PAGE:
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Trump’s Crackdown On Tech Visas Hurts IT Services Firms

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Technology services company shares dipped on Monday after the Trump administration announced it would temporarily suspend expedited applications for H-1B visas widely used by foreign tech workers.

U.S. shares of Indian IT company Infosys fell 1.2% and Wipro edged down 0.2% after the U.S. Citizenship and Immigration Services (USCIS) said on Friday that it would suspend “premium processing” of the visas for up to six months.

New York-based Cognizant Technology Solutions dipped 1.7%.

Following President Donald Trump’s election in November, Infosys and Wipro sold off due to concerns he would keep promises to crack down on immigrants who he said were taking jobs from U.S. citizens.

But the companies’ shares have mostly recovered due to growing expectations among investors that any potential change to the H-1B visa program would happen via a lengthy legislative process and not through a quick executive order.

“The longer time it takes, the longer the regulators and politicians will have to do their homework to understand the impact of their acts,” said Wedbush Securities analyst Moshe Katri.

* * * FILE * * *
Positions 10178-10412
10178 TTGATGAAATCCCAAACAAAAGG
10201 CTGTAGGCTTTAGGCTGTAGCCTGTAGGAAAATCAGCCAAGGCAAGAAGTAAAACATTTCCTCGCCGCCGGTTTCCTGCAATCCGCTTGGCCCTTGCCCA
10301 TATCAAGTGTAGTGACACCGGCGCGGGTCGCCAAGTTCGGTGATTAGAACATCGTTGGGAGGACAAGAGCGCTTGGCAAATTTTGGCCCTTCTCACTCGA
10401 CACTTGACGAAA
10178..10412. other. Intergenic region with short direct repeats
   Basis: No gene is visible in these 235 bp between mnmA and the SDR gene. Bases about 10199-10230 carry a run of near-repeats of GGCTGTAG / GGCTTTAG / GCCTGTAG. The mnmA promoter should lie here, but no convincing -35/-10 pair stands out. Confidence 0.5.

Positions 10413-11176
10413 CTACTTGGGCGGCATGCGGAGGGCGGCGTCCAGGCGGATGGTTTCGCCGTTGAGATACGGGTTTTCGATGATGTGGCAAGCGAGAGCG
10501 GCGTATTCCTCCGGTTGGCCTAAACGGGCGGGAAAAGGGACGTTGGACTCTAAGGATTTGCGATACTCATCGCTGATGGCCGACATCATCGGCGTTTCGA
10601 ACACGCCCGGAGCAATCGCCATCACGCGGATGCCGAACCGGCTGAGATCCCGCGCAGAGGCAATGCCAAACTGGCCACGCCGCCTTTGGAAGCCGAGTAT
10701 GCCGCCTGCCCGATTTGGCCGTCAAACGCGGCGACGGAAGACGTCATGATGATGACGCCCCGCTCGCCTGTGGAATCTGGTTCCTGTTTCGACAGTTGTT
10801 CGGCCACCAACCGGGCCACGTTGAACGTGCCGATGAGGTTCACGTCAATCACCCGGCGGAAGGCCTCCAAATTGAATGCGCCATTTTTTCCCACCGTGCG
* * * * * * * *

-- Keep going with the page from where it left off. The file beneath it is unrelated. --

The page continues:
Infosys, Wipro and other Indian IT companies serving U.S. corporations are among the largest sponsors for H-1B visas, using them to employ programmers and other technology workers.

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Banks are key customers of those IT companies and could increase spending if Trump makes good on promises to cut corporate taxes and reduce financial regulation, Katri added.

Short interest in Infosys in mid-February rose to 2.8% of outstanding shares, its highest level in about two years, according to Thomson Reuters data.

USCIS said that suspending premium processing will allow it to reduce a backlog of long-pending visa petitions and thus reduce overall H-1B processing times.